The plot of Malati and Madhava originates on the fulcrum of an old promise made between two close friends Bhurivasu (father of the heroine Malati and now minister to the King of Padmavati) and Devarata (father of the hero Madhava and now minister to the King of Vidarbha), who in their student days had resolved to marry their siblings upon attainment of marriageable age. This was known to another co-student and friend named Kamandaki, who had now become a Buddhist priestess with considerable influence in Padmavati. However, with the passage of time even as Malati attained marriageable age, Bhurivasu did not have the courage to carry forward the resolve made to his friend, as the hand of Malati was asked by one Nandana, who was a favourite of the King. Devarata then sent his son Madhava from Kundinapur in Vidarbha to Padmavati, to apparently study logic and Philosophy, but with the inward intent of reminding Bhurivasu of his promise. Bhurivasu found himself in a very peculiar situation where he could neither oppose the King’s desire, nor did he want to sacrifice the prospects of realising his plighted word. So he hit upon a plan of entrusting the match making of Malati and Madhava to Kamandaki, with a view to present the king one day with a fait accompli, wherein he would be seen to be having no hand whatsoever. Kamandaki not only worked for execution of this match but also planned to marry Makrand, Madhav’s close associate with Madyantika, sister of Nandana. Reading the story of Malati and Madhava transports one back to that age of innocence and love, when ladies like Malati and her companions Lavangika, Madyantika etc. roamed around freely in Indian gardens like the Madana udyana, where the hero is shown as presenting her with a wreath of Vakula (Moulshri) flowers.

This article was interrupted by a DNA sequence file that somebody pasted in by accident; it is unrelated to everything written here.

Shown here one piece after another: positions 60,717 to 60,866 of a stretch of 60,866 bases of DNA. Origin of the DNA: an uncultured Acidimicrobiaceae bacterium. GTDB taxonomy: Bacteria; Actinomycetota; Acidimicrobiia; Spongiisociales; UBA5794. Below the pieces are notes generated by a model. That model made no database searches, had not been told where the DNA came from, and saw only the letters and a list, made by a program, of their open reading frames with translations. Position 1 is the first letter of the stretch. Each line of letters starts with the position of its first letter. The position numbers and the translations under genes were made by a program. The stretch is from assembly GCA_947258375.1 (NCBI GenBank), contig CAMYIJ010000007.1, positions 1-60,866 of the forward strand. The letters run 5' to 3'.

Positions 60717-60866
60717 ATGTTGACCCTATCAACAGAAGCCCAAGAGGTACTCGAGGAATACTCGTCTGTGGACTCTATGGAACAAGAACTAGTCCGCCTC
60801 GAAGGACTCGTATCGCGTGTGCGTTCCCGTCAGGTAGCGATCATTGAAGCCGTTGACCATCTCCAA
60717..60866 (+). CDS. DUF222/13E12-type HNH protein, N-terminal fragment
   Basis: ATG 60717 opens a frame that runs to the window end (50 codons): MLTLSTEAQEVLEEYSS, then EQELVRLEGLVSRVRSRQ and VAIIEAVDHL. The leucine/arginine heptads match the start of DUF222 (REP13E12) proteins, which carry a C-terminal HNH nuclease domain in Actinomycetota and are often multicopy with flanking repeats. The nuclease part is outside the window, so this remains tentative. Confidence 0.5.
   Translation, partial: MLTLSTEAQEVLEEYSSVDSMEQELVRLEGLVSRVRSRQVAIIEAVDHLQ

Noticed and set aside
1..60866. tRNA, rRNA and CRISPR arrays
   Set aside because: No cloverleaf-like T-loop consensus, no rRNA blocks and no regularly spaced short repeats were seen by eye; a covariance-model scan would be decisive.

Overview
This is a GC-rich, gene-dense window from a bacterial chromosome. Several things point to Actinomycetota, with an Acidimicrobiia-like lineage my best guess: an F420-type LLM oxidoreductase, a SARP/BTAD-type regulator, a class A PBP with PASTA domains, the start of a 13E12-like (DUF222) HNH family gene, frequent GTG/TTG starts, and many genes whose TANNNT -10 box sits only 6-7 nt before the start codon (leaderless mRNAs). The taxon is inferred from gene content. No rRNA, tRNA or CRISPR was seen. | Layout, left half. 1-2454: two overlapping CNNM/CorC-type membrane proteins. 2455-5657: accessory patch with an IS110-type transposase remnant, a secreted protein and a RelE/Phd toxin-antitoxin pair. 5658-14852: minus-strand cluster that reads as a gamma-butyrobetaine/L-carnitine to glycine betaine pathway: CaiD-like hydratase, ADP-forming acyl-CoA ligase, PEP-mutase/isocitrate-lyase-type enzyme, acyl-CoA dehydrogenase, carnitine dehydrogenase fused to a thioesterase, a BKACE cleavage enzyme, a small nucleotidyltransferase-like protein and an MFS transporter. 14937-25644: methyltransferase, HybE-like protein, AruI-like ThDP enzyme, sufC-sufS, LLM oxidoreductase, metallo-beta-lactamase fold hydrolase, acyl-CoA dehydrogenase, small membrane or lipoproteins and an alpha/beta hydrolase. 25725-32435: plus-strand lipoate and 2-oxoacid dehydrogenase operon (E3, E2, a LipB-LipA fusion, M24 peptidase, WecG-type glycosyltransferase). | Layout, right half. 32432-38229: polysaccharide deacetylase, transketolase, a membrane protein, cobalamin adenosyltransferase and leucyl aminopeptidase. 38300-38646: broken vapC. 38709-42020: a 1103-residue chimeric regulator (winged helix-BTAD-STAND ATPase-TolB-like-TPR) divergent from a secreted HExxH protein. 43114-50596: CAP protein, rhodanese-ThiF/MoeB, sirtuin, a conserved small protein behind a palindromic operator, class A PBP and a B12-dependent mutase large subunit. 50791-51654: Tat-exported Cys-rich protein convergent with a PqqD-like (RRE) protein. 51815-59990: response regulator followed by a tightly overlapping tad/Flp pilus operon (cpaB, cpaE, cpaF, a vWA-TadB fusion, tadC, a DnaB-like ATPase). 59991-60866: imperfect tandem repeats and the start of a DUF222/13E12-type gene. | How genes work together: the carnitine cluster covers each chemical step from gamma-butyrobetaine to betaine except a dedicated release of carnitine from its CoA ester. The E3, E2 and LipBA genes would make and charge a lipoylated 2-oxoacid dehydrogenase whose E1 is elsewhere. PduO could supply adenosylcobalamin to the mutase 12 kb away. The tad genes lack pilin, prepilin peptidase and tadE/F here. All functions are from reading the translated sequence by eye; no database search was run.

River Sindh at Padmavati